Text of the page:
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How do you deal with an emotional setback that causes your mind to race and leaves you frantic and restless?  If you are surrounded by people you may focus all your effort on maintaining your composure. Once by yourself you may feel relief you managed to stay calm yet you are acutely aware of the storm still raging storm within you with no way of knowing how to settle down.  You admonish yourself calm down so you can finally start thinking clearly and feeling ashamed or embarrassed for being rattled.



Awareness in the Moment

If you are aware of any of this going on inside you, it’s a good start. There is a natural tendency to shy away from unpleasant thoughts and feelings while immediately redirecting our attention to restoring our balance. We expect of ourselves to calm down immediately, make rational decisions and move on to the next thing in our life. We get impatient with ourselves when the feelings we try to suppress linger like a petulant child. The truth is in doing so, by ignoring what is actually taking place in the moment we are focusing our attention in suppressing rather than recovering from a shock.

The next time you are overwhelmed by a situation you cannot influence, big or small, try awareness of the impact instead:

  1. Bring you awareness to your breathing, is it quick and shallow? Observe where you feel your breath in your body, without changing anything.
  2. Observe any other sensations in your body, like clenched fists, heart pounding, chills, stiffening of limbs, without changing anything.
  3. Bring your awareness to your thoughts and observe them entering your mind, taking center stage and observe also how they move on, replaced by new thoughts.
  4. Observe how each thought makes you feel, become aware of the emotions you have without acting on them immediately.


Be (Self-)Compassionate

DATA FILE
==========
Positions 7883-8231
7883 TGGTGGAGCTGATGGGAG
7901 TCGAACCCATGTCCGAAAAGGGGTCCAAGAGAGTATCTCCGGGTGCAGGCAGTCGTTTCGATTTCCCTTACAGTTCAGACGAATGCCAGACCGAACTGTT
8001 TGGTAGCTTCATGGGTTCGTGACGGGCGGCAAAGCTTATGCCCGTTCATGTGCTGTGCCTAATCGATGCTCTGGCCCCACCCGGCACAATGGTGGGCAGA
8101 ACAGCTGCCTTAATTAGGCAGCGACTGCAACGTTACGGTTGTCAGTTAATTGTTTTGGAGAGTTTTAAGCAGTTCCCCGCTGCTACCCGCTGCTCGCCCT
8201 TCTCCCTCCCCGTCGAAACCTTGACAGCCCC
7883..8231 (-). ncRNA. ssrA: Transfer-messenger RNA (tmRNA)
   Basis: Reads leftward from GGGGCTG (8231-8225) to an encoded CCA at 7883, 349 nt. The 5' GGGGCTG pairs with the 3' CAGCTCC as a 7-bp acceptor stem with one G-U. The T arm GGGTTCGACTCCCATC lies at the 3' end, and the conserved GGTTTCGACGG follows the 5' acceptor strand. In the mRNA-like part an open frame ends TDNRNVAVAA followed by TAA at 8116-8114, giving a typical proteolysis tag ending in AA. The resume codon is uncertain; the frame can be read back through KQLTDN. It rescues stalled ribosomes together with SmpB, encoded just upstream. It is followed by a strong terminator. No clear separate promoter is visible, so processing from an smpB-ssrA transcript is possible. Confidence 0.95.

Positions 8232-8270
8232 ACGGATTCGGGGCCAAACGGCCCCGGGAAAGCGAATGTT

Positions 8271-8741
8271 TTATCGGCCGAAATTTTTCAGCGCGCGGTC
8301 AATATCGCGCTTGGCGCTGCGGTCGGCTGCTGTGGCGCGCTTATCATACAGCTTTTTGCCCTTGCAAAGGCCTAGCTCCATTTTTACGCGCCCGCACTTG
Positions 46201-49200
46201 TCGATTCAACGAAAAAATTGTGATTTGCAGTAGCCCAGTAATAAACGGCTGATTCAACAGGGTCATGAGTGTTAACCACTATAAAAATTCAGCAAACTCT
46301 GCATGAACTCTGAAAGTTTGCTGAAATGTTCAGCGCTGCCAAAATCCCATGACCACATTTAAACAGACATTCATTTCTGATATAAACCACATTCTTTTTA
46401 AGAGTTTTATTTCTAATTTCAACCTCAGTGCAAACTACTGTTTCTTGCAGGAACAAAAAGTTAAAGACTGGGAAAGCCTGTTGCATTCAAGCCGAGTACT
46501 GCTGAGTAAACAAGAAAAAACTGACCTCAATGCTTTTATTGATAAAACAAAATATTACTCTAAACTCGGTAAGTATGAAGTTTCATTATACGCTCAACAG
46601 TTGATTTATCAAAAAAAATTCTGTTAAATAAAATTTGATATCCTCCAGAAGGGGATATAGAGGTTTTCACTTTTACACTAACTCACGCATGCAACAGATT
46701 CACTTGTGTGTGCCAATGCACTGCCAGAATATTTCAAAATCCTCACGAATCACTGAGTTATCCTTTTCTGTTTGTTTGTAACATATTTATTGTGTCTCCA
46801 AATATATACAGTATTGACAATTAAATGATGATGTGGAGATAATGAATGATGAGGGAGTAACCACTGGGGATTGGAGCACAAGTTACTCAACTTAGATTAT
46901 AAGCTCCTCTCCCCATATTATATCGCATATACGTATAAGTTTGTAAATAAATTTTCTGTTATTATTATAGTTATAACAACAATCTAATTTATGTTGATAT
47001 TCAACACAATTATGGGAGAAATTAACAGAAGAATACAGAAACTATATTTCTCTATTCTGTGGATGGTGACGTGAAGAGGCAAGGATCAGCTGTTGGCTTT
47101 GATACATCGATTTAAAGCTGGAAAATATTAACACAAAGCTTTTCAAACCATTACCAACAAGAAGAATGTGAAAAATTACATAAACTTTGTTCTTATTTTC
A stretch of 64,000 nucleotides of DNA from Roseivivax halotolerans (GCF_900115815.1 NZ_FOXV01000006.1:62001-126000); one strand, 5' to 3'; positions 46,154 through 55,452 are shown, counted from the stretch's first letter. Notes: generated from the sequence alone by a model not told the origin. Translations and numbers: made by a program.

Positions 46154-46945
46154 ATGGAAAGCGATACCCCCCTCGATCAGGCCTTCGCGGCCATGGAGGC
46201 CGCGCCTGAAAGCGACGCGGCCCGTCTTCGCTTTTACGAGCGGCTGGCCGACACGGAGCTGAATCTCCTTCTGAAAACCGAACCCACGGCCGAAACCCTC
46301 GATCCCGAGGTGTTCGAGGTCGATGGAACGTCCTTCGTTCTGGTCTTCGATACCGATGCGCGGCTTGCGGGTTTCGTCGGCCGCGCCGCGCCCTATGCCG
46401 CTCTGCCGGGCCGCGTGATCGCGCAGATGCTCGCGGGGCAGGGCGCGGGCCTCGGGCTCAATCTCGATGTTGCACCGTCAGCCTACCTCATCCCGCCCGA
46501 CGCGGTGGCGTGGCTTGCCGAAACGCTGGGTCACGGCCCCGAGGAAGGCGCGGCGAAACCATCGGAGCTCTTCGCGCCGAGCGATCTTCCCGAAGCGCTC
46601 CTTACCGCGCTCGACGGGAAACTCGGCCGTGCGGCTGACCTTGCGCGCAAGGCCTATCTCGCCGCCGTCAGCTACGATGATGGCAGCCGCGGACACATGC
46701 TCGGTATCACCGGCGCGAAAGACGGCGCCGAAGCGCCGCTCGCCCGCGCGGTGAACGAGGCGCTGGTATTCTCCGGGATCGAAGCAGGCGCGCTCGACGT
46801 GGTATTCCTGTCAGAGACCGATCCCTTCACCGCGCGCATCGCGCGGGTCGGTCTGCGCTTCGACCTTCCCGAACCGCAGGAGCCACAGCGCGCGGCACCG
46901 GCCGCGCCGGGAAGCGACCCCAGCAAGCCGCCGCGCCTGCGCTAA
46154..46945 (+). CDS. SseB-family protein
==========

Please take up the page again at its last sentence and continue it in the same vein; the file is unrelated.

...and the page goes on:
Whatever the shock is that you are experiencing, you may have thoughts, judgements on their effect on you. You may feel shame for losing your composure. Observe how this is in reality a neutral thought. You can choose in this moment whether or not to buy into the thought. Importantly, realise that you are human. These feelings, these thoughts are part of the human condition. It happens, it’s normal. Let whatever thoughts and feelings you may have in this moment simply be there. However much effort you put into pushing them away they will only come back to be acknowledged. Acknowledge them now for what they are without judgement: feelings and thoughts.

You may even experience a degree of suffering and a desire to feel better. Be there for yourself. Comfort yourself, hold yourself as it were and if that feels uncomfortable, while that may be part of the experience in the beginning, you could imagine a child version of yourself who feels vulnerable and alone, the adult in you can hold.  Talk to your younger self the same way you would speak to a loved one who is suffering. No one need hear it

Notice how the feelings and thoughts never remain the same, how they change and move out of your consciousness just as they flowed in as long as you stay unattached.

You could even bring your hand to rest on your heart as you do this, focusing your energy on kindness to yourself.


Take valued action

Feelings of shame and vulnerability persist particularly when we entertain negative judgements about ourselves. In an unconscious effort to feel better we lash out in anger, saying or doing things we end up regretting. Anger is an emotion difficult to control but you can make a conscious choice to honour your values in the way you express yourself.


Consider what your values are in the different relationships in your life. How would you like your relationships with loved ones to be? With friends or coworkers or your workplace? Also, consider even the relationship with yourself. How would you like to behave and where do you draw the line? Once you are consciously aware of how you value these relationships, there is a bigger chance you will be aware of boundaries and your values in the heat of the moment.  Instead of lashing out to others – or to yourself for that matter, you can honour your values and express your feelings in emotions that do not harm others of yourself.

Count to Ten

Express how you feel, voice your vulnerability as a human, if only to yourself if you are not in a safe environment to do so and give yourself a moment or two to become aware of what is going on inside of you. Then, ask yourself what you need in this moment. Perhaps it is more time to make a decision, perhaps it is taking valued action.

The next time something happens that makes you need to count to ten, you’ll know what to do while you’re counting.  Whatever you do, keep breathing.